With proper planning and execution, using estrous synchronization and timed artificial insemination (TAI) can result in tighter calving seasons and higher returns to a cow-calf operation. To illustrate the concept, University of Florida researcher Cliff Lamb recently presented a real-world case study, and related research, during the 2016 Range Beef Cow Symposium in Colorado.
Lamb acknowledges that the complexity of synchronization protocols, need for specialized facilities, time and labor can discourage some ranchers from adopting TAI, but he says ranchers who make the change can capitalize on long-term economic benefits. As a real-life example, he describes how TAI has affected the 300-cow research herd at the North Florida Research and Education Center near Marianna, Florida. When Lamb began work at the center in 2006, the herd had a 120-day breeding season with natural bull service. Beginning in 2008, he set a goal of reducing the breeding season to 70 days within four years, while also improving pregnancy and calving rates. In addition to adopting estrous synchronization and TAI for heifers and cows, Lamb set several selection criteria to help achieve his goals. These are:
· Replacement heifers must become pregnant within the first 25 days of the breeding season. To help achieve this, the team bred 90 heifers with plans to keep 60.
· Every cow would be exposed to ES and TAI.
· Every cow must produce a live calf every year without assistance or she would be culled.
· Every cow must provide the resources for the calf to reach its genetic potential and her calf must perform well.
· Every cow must maintain acceptable body condition without supplemental feeding.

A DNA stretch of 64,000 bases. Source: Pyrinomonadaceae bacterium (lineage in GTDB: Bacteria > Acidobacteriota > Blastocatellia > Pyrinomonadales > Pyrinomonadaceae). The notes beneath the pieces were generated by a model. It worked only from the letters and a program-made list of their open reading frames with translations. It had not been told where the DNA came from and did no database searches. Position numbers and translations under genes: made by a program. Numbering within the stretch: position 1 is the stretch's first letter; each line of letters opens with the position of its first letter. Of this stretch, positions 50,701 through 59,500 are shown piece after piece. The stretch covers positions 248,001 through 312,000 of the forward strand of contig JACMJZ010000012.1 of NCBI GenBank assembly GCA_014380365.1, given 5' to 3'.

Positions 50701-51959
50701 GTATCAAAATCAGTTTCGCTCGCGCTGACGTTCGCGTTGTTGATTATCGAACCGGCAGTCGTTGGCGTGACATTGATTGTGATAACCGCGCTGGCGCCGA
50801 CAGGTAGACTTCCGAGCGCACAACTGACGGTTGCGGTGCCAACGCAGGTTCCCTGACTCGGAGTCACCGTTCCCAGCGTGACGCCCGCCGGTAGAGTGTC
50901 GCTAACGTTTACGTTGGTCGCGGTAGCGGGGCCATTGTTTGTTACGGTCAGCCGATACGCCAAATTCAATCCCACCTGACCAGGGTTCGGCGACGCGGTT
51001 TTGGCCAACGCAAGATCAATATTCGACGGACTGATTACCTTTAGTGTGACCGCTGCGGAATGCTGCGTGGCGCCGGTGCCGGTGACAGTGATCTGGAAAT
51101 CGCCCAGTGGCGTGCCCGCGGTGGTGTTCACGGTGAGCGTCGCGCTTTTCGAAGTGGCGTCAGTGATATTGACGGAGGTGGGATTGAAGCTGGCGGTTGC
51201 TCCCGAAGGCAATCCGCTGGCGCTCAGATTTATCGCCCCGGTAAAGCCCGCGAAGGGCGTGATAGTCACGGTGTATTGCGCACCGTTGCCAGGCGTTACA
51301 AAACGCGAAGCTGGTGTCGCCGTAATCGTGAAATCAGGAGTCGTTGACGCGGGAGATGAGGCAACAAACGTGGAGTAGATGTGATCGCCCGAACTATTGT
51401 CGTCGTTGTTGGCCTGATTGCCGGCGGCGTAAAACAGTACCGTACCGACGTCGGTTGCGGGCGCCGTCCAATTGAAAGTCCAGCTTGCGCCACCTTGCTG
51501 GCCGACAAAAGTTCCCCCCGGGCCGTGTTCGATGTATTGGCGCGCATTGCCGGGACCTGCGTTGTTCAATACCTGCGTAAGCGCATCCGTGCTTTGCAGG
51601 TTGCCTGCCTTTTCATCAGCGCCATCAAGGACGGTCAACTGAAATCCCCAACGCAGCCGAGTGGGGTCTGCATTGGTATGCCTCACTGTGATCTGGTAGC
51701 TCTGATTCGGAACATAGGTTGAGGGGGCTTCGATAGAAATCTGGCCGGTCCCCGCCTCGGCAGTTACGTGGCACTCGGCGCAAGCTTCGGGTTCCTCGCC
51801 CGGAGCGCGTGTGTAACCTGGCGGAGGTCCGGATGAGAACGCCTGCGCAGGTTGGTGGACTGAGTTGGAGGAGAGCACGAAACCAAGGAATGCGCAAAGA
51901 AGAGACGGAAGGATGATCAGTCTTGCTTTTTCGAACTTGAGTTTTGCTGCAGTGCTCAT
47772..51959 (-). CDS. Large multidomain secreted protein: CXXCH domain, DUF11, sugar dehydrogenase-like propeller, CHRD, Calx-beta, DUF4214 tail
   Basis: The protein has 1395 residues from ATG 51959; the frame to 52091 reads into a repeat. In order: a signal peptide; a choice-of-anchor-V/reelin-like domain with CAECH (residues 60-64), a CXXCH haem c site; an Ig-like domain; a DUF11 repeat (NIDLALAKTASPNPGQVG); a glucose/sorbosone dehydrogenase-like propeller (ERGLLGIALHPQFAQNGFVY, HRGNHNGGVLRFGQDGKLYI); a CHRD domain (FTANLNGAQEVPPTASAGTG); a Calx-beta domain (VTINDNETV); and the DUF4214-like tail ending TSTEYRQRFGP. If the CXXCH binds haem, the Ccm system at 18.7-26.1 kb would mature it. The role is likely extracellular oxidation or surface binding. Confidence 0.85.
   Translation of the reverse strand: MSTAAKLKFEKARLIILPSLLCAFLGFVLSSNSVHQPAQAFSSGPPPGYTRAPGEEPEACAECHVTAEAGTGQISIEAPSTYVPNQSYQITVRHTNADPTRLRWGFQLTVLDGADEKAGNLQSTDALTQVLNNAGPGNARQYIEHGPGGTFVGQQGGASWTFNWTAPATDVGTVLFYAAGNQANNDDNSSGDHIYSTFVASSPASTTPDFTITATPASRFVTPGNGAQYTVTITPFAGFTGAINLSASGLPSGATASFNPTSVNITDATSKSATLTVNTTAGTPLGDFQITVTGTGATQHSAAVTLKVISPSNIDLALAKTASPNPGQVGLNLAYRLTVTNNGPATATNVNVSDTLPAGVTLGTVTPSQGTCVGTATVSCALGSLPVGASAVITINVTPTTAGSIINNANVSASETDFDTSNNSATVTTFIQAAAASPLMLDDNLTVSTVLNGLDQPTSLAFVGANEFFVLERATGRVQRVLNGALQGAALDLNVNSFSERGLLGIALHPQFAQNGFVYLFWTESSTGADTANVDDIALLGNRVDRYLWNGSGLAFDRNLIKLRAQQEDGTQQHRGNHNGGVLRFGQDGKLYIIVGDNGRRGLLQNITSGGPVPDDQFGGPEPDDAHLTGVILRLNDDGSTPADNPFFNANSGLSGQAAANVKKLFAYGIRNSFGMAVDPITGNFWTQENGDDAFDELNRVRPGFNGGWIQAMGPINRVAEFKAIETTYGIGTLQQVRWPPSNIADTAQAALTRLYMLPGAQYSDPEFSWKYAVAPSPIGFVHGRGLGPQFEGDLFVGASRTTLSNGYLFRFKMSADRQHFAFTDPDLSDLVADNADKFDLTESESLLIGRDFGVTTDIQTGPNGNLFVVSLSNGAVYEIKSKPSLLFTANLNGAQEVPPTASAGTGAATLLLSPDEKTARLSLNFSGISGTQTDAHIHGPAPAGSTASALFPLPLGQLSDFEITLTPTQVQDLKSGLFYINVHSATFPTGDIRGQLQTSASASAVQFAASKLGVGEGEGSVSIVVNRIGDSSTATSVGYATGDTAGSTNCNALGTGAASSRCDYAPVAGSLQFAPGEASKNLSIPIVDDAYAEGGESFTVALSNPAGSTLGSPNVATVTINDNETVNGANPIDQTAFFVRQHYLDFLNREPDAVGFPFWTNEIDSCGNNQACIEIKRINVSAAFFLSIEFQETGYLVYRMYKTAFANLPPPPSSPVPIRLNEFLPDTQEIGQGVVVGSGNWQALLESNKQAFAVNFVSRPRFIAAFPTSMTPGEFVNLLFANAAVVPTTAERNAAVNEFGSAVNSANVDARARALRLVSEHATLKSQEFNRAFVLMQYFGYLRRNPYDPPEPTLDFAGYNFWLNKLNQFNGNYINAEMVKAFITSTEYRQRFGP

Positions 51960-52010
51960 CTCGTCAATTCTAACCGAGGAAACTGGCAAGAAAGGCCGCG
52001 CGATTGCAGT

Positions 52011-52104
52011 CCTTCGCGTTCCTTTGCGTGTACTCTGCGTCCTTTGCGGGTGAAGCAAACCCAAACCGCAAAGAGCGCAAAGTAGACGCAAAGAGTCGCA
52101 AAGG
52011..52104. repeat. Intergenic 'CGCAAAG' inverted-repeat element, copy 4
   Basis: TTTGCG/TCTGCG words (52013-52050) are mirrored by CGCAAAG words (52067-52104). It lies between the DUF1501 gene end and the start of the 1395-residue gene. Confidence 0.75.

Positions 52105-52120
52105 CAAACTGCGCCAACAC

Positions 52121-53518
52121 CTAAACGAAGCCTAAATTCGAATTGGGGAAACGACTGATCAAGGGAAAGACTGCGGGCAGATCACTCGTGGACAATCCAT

· Any cow with a poor disposition is culled.
In the first year, the team inseminated all heifers at day 1 and cows on day 8. They then bred a group of late-calving cows on day 49 and a group of “late, late” cows on day 70, and removed clean-up bulls on day 110.
In 2009, they used a similar process but were able to remove the bulls by day 88.
In 2010 they bred all late-calving cows on day 49 and removed the bulls on day 80, and in 2011 they used a similar system and removed the bulls on day 75.
By 2012, they had eliminated the AI service for late-calving cows. They bred all heifers on day 1, all cows on day 8, and removed the bulls on day 70.
Through this process, pregnancy rates were improved from around 82 in 2008 percent to 92 percent in 2012, while the breeding season was shortened by 50 days. With most females calving early in the season, weaning weights and calf values increased by $169 per calf. Across the 300-cow operation that translated to increased annual revenue of $50,700.
When the process began, Lamb says, the center’s crew were not anxious to make the change, perceiving TAI as additional labor. Once the system was it place though, they found the tighter breeding and calving seasons desirable.
Lamb notes that producers can use the “AI Cowculator” app, which he helped develop, to make more informed decisions in comparing the economics of AI versus natural service in their operations. The app, developed at the University of Florida with support from Zoetis, uses actual producer inputs and predicted cattle values to generate a partial budget to determine the gain or loss per cow if artificial insemination were to replace natural service.